Diaries have traditionally taken a major role in the qualitative research and have their place in the modern canon of methods. They offer an authentic view in consumers’ everyday life and give room for participants’ creative self-expression. More and more they are used as a kind of pre-task ahead of qualitative methods, used to stimulate participants to deal with the research subject in the run-up and to gather initial findings for the design of the survey situation (e.g. design of the discussion room, fine-tuning of the guideline …).

Photo by Josh DiMauro

Technological progress and the opportunities it creates for market research have particular impact on this method. Several years ago the method of keeping diaries had to be carried out as paper-and-pencil. Over the past years it has diversified and now offers plenty of different varieties.

In addition to the traditional paper-and-pencil method, participants are increasingly encouraged to keep mobile or online diaries.

So when to use what?

Rules of thumb are a little flat. Neither is paper-and-pencil completely out of fashion nor is it necessary to go all the way mobile. As so often, it depends…

Depending on the research objectives, different methods for using diaries are useful and others are not.

When it comes to mobile usage of diaries, because notes about emotions and activities on the go should be recorded, flexibility and simplicity is important. On these dimensions paper-and-pencil executions as well mobile diaries offer more benefits than online, because both smart-phone and offline diary can be carried around easily and flexible.

In specific settings, for example where drawings of the participants are important, or where own handwriting is essential, because deeper reflection is necessary, there is no alternative to paper-pencil notes. In particular, the online and mobile versions are somewhat limited when it comes to expressing the own creativity. The technological development indeed evolves rapidly. But currently internet technology is not equal to creative possibilities of offline diaries yet.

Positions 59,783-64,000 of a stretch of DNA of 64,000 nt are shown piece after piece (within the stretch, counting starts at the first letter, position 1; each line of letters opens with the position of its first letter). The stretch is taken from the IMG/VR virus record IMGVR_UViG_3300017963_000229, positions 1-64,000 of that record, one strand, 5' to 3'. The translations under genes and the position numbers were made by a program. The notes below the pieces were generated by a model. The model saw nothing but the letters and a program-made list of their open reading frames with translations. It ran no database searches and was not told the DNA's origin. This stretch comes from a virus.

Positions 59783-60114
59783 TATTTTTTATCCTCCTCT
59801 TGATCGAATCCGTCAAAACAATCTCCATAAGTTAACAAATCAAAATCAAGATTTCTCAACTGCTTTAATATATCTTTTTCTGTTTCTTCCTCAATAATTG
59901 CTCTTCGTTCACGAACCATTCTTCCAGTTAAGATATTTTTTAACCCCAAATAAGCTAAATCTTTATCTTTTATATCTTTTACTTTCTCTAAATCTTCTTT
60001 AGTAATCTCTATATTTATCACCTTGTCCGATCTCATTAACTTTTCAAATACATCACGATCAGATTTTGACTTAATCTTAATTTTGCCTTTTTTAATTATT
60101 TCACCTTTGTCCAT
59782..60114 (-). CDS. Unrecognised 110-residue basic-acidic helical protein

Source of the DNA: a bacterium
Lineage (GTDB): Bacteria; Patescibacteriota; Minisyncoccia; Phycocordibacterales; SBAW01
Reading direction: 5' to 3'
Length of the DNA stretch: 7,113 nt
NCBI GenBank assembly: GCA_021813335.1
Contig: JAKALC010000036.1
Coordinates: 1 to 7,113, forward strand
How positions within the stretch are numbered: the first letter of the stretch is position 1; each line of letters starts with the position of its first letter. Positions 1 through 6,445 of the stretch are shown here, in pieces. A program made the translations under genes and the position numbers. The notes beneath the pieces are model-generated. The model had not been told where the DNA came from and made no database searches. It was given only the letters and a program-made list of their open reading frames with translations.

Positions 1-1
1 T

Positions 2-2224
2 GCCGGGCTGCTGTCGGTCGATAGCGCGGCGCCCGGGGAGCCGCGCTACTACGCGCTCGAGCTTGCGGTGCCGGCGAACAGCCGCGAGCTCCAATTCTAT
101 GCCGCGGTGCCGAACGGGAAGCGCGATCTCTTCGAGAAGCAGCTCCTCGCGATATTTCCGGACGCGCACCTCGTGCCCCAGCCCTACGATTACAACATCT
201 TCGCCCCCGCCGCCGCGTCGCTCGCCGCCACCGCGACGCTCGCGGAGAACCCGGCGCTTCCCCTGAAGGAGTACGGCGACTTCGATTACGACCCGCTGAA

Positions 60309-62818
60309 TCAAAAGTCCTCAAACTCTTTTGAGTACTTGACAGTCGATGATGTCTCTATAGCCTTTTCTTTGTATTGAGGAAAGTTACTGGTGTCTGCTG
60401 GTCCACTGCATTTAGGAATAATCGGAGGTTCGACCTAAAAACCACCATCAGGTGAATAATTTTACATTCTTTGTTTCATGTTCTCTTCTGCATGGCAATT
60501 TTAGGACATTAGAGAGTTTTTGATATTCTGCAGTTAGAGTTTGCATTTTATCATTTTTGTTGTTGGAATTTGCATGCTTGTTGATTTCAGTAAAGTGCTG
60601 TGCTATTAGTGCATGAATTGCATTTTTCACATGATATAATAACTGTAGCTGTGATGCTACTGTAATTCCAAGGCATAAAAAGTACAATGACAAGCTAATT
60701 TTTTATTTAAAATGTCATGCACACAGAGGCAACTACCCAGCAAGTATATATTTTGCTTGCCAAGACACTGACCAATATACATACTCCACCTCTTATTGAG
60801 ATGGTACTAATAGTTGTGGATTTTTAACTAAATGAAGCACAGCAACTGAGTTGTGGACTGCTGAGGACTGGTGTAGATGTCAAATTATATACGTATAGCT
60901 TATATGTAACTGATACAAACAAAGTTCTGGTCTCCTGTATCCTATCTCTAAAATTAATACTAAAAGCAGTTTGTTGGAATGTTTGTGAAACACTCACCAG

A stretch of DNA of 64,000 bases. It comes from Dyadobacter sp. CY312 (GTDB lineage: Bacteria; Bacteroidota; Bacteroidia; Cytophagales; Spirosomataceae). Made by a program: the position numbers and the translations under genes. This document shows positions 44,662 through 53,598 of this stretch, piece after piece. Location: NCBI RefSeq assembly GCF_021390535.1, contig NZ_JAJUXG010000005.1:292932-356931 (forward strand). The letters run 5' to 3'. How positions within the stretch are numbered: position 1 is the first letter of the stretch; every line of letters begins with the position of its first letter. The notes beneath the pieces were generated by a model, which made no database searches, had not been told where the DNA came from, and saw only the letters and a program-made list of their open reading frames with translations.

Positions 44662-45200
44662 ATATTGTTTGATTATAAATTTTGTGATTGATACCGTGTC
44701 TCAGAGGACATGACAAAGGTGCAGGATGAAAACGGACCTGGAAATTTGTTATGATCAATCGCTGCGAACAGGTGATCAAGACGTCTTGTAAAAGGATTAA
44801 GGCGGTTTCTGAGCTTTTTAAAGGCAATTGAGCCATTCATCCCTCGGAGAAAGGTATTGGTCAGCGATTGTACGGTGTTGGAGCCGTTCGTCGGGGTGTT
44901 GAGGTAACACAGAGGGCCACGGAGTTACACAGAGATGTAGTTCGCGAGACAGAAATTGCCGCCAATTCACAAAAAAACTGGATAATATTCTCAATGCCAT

A huge advantage of online diaries is the possible integration of audio-visual elements such as photos, videos and audio files. These elements can serve as a support of the written word. Furthermore it is much easier to process participants’ input via online, no shipping, transcription or scanning needed. And the researchers themselves are able to follow the process in real time and so are able to give feedback on specific aspects while participants are keeping their notes.

Nevertheless it is quite important to be clear about the question in which environments the records will be used. For the implementation of workshop formats creatively-made paper-pencil diaries are significantly better suitable than mobile diaries. Online diaries are constantly improving, mainly because videos deliver unique insights into the reality of life and emotions of the participants.

The Market Research Event 2011 is November in Orlando, Florida, hosted by IIR USA, deals with the topics Online Research and Mobile Research (among others). I’m curious what they will tell us about diaries.

About the author: Christian D??ssel is blogging about market research in German language here and here. After having worked for TNS, TBWA and other strategy and market research agencies he now holds the position of Senior Research Director at MM-Eye in Hamburg / Germany with special responsibilities for MM-Eye’s new media and online research approaches.